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Testing PMIP2 and CMIP5 Models Against Climates of the Past

Paper Reviewed
Harrison, S.P., Bartlein, P.J., Brewer, S., Prentice, I.C., Boyd, M., Hessler, I., Holmgren, K., Izumi, K. and Willis, K. 2014. Climate model benchmarking with glacial and mid-Holocene climates. Climate Dynamics 43: 671-688.

In their meticulous evaluation of PMIP2 and CMIP5 climate models, Harrison et al. (2014) use paleo-climatic reconstructions of the Last Glacial Maximum (LGM, ca 21,000 years ago) and the mid-Holocene (MH, ca 6,000 years ago) to evaluate the abilities of today's state-of-the-art climate models to adequately replicate these two significant global climates of Earth's distant past, which if they could do so successfully would suggest that they could probably equally well describe Earth's climate in a CO2-enriched future. So how did they do in this endeavor? ... and what did they thereby learn?

With respect to the glacial oceans, the nine researchers say that (1) "most models overestimate the ocean cooling," that (2) "they do not capture the heterogeneity seen in the reconstructions," that (3) "spatial patterns in reconstructed LGM annual SST [sea surface temperature] anomalies ... are not well predicted by the models," and that (4) "the seasonal SST anomalies show no correlation with the reconstructions."

As for the glacial continents, Harrison et al. say that (5) "all but two models underestimate the reconstructed annual cooling, with the largest median bias nearly 3.5°C and eight models having a bias larger than 1°C," that (6) "all the models underestimate the mean temperature of the coldest month reduction," with the smallest median bias being +2.4°C and the largest +7.3°C," that (7) "all models underestimate the LGM reduction in mean annual precipitation over land," and that (8) "most models also underestimate the increase in aridity."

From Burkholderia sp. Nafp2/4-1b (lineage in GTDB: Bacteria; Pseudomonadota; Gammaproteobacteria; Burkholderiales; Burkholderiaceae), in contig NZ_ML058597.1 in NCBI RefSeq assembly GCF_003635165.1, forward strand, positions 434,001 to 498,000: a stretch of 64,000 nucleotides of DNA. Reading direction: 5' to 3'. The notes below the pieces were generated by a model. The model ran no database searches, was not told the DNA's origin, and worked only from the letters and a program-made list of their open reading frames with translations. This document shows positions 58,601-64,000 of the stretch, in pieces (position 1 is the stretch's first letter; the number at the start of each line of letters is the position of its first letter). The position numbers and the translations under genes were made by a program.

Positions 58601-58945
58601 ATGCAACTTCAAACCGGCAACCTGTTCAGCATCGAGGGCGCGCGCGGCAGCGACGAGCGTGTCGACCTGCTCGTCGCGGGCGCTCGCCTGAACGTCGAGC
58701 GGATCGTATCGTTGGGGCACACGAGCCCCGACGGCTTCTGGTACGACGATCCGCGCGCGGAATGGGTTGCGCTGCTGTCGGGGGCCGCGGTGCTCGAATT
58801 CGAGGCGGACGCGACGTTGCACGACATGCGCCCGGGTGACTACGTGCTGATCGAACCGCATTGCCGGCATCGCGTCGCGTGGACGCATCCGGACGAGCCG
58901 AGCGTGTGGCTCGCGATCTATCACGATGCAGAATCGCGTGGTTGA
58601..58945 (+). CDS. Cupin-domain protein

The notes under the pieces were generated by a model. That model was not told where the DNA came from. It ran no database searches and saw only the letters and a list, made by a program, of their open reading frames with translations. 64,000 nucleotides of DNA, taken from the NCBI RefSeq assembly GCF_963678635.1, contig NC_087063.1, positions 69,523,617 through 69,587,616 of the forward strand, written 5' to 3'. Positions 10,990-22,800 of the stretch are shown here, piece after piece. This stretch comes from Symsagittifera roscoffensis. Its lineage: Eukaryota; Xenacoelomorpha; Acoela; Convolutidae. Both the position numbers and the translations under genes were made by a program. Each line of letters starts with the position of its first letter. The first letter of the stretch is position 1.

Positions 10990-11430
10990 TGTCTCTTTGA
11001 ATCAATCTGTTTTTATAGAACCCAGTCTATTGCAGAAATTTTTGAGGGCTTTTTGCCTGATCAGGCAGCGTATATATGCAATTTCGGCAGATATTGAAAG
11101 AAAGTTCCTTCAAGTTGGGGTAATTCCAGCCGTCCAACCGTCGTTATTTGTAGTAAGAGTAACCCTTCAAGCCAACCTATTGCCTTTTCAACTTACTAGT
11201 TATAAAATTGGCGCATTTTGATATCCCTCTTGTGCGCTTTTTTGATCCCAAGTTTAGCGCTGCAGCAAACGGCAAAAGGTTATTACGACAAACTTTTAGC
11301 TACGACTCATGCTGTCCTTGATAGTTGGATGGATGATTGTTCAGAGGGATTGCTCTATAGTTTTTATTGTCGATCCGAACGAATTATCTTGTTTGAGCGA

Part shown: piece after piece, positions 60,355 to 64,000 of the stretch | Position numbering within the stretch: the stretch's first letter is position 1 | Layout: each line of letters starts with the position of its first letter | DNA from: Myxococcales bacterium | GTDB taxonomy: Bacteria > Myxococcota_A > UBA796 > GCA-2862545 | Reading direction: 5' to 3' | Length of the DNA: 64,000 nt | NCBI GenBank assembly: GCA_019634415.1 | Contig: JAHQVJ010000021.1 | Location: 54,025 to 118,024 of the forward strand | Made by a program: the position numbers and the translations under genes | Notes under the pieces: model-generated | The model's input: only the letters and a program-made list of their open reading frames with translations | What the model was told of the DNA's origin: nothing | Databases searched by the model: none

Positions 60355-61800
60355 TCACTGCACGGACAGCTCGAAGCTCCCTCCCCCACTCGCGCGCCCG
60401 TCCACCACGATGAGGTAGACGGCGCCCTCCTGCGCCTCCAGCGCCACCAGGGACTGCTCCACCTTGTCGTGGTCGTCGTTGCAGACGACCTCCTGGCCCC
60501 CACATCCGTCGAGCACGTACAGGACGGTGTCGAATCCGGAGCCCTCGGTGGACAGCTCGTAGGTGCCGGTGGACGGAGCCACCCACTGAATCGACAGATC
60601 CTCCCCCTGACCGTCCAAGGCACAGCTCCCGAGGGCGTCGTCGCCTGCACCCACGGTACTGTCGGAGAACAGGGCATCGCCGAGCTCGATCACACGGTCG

Moving on to the mid-Holocene ocean, the nine climate scientists indicate that (9) "the models underestimate the reconstructed warming in northern mid-latitudes," and they say that they (10) "consistently underestimate the heterogeneity in sea surface temperatures." At the same time, they report that on the mid-Holocene continents, (11) "the models overestimate summer warming by 0.56-2.27°C," that (12) "the models consistently underestimate the reconstructed change in mean annual precipitation," while they also report that (13) "the models overestimate the ratio of actual to equilibrium evapotranspiration," and that (14) "simulated MH land climates show consistently less spatial variability than the reconstructed climates."

More generally, Harrison et al. report that (15, 16) "ocean temperatures are globally low and land temperatures globally high, compared with the reconstructions," that (17) "the present generation of models tends to overestimate SST cooling in the tropics," that (18) "the models underestimate precipitation changes in the regions with the largest summer warming," reflecting the fact that (19) there are "problems in the simulation of land-atmosphere heat fluxes." And, nearing the end of their list of problems, they say that (20) "all models overestimate the reconstructed summer cooling of the tropics at the LGM," just as (21) "all models underestimate the MH increase of Afro-Asian monsoon precipitation."

At the end of the day, therefore, Harrison et al. declare that (22) "there are still shortcomings in the amplitude of simulated changes," and that (23) there is still a "need for continued efforts by modelling groups to achieve accurate simulations of fundamental climate processes."

Posted 10 December 2014